Macroclimate is an important determinant of the I. ricinus distribution [16]. Ticks are not able to persist below or above certain climatic thresholds of temperature and relative humidity, because freezing or desiccation threatens their survival [17]. Within the suitable range of these macroclimatic factors, temperature sums (the accumulated temperature over a given period of time) drive tick development rates [17] and the potential abundance of questing ticks [6]. However, the forest canopy buffers macroclimatic conditions considerably [18], which means that effects of macroclimate and tree/shrub abundance are confounded. Because of that and since ticks are relatively immobile horizontally [19, 20], the habitat specific vertical profile of microclimate can be assumed to drive tick abundance [21].

Animals such as ungulates, birds and small mammals are amongst the most relevant tick-hosts [10]. Landscape composition and configuration [22,23,24] as well as biotic interactions [25, 26] are important determinants of tick-host communities at regional and local scales [27], albeit exact effects on tick abundance remain unclear (Fig. 1). However, cascading effects of landscape factors, as proxy for prevailing tick-host communities, have previously been shown to be relevant for I. ricinus abundance [28,29,30]. Not only landscape properties, but also the properties of the habitat itself determine local visitation rates by tick-hosts (Fig. 1). Morphological plant traits, as well as the structural complexity of a habitat patch determine the availability of shelter for tick-hosts [24, 27] whereas plant functional traits determine the availability of food for many tick-hosts [22]. However, the properties of a habitat patch may be confounded with spatial or temporal continuity of the patch. Ancient forests, for instance, often have higher structural [31] and functional diversity [32, 33]. Similarly, larger patches have a higher chance of including distinct sub-stands resulting in more diverse patch properties. Hence, both older as well as larger patches may provide a larger amount of distinct niches and food resources for tick-hosts. This potentially increases the abundance and modifies the community composition of tick-hosts, presumably with cascading effects on tick abundance [14].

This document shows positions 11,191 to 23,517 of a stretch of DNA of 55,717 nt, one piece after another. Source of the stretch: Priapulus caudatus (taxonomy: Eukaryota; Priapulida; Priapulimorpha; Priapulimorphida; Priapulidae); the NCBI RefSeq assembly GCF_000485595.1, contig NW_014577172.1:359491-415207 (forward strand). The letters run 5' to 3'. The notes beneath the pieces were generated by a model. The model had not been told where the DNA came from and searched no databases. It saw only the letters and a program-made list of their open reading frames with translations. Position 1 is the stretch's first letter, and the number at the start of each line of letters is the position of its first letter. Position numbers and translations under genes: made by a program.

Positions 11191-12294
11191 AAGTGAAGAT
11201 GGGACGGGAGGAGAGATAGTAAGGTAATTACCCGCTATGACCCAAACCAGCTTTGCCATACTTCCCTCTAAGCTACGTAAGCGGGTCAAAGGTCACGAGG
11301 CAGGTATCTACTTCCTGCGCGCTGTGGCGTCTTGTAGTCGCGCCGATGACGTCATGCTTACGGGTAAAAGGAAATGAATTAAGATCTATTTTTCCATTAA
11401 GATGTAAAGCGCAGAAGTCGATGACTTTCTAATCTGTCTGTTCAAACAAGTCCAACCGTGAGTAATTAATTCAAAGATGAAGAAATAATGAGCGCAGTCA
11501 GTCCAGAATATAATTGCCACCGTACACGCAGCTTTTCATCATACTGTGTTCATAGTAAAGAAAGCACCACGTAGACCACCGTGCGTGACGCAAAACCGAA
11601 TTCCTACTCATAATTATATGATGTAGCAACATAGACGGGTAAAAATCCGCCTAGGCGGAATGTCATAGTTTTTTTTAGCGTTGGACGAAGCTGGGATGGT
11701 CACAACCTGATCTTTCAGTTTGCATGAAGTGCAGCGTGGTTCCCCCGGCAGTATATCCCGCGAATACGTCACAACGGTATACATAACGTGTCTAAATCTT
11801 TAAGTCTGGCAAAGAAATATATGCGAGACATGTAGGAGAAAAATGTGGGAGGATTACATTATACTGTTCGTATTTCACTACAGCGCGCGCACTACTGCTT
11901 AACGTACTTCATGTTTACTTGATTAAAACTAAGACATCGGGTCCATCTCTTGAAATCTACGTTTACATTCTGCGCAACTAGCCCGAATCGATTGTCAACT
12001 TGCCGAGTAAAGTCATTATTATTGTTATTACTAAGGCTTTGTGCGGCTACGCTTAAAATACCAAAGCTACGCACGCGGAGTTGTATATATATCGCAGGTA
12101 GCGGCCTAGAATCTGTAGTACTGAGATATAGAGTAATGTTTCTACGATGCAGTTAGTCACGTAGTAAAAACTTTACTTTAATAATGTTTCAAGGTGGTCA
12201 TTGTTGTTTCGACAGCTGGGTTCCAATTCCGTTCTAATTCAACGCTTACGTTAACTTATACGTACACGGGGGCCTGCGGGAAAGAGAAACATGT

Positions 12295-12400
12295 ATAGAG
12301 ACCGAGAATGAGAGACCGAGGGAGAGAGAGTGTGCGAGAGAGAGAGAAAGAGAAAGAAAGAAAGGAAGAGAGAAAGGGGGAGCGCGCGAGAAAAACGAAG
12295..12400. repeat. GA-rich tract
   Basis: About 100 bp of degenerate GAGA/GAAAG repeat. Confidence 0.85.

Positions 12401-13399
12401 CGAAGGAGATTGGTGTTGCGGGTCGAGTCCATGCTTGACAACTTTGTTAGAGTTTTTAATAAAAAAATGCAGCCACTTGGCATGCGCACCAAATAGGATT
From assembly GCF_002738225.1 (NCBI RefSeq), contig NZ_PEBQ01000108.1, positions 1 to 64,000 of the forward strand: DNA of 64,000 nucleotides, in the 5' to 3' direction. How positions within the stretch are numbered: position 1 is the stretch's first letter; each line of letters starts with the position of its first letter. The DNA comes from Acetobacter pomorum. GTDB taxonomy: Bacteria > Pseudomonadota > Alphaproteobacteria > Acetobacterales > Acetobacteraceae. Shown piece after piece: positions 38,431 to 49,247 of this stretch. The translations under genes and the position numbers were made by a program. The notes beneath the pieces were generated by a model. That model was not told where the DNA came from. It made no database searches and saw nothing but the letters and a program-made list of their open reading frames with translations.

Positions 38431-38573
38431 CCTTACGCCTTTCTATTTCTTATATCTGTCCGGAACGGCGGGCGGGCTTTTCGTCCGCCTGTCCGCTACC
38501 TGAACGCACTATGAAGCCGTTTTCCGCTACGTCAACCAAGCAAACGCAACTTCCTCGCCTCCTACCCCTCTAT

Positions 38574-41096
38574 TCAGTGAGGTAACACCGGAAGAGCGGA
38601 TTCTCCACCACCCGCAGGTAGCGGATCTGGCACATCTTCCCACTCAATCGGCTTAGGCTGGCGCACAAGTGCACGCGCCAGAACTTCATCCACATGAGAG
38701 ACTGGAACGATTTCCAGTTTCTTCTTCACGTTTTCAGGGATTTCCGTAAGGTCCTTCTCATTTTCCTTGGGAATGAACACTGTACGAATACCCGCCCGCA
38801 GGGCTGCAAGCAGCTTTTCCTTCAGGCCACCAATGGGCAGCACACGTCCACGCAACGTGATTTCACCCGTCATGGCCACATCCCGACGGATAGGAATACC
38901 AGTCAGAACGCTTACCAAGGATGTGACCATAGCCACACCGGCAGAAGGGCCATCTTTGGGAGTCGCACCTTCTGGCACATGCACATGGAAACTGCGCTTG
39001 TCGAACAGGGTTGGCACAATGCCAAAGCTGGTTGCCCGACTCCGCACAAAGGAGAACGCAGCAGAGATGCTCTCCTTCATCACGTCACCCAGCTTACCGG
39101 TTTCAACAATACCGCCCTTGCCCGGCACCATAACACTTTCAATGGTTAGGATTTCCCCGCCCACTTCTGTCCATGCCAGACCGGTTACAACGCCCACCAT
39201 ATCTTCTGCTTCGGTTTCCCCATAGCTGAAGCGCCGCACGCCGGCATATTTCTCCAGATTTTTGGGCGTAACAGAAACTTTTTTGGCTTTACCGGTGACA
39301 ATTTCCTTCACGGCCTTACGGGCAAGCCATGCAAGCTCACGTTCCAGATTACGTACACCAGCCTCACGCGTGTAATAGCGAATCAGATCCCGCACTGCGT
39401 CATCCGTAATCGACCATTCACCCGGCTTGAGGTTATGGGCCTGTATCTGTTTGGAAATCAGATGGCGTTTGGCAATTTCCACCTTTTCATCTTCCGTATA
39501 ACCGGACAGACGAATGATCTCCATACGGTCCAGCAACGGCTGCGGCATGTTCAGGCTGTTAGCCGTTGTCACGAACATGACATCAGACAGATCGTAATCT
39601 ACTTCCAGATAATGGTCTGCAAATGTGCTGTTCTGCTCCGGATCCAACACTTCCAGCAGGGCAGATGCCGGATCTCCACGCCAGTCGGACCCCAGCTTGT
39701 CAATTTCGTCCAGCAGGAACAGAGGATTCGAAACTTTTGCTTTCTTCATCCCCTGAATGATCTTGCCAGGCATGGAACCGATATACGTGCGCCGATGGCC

Tick activity is determined by the herb layer as questing habitat, in terms of its cover [11, 12] and vertical structure [12, 34, 35] and by the abundance of the leaf-litter layer as moulting or resting habitat [36] (Fig. 1). Therefore, biotic conditions of the habitat should be considered as limiting drivers, influencing the questing and survival success of I. ricinus considerably. Suitable conditions may lead to an increase in feeding opportunities for ticks, thereby raising the likelihood of life-cycle completion and thus tick survival and abundance. The link between the different ontogenetic stages and their abundance has so far not been sufficiently addressed. Younger tick stages are more prone to desiccation than older stages [36]. They utilize different strata of the microhabitat, which is partly an adaption to the different microclimatic requirements of the different ontogenetic stages. This differentiated utilization of the microhabitat results in access to only a stage-specific fraction of the overall host community [34]. Consequently, a distinct influence of environmental factors and tick-hosts on the abundance of the different ontogenetic stages can be expected. Ultimately, these aspects can be interpreted as ontogenetic niche differentiation for I. ricinus [37]. However, it is not clear which fraction of a given ontogenetic stage has access to and hence depends on local or regional hosts. Albeit younger stages generally depend more on local hosts and older stages more on regional hosts [8], there may be local habitat properties, as outlined above, which attract the different stages’ hosts differently. This may result in an unexpected local accumulation or depletion of a given ontogenetic stage. In any case, cascading effects of younger on older ontogenetic stages, mediated by common drivers, may exist. By testing the influence of the previous stage, we can test the degree to which drivers of the previous ontogenetic stage (explaining its abundance) influence the stage in focus, implying theoretical cascading effects.

As an overarching objective, we quantify the relative explanatory value of each of the significant drivers of I. ricinus abundance, when all the significant drivers are simultaneously retained in one model per ontogenetic stage. With the help of a multi-factorial model we answer these following research questions:

  1. 1.

    Do macroclimatic metrics explain tick abundance when habitat characteristics that buffer macroclimate are accounted for?

  2. 2.

    Does (a) landscape configuration, in terms of fragmentation, lead to higher tick abundances in rural landscapes and does (b) landscape composition, in terms of proportion of more intensive land-use types of the non-forest matrix, indirectly drive I. ricinus abundance?

  3. 3.

    Do (a) structural and functional properties of the habitat patch affect tick abundance and do (b) more diverse conditions in these properties or higher temporal continuity of the patch lead to higher tick abundances?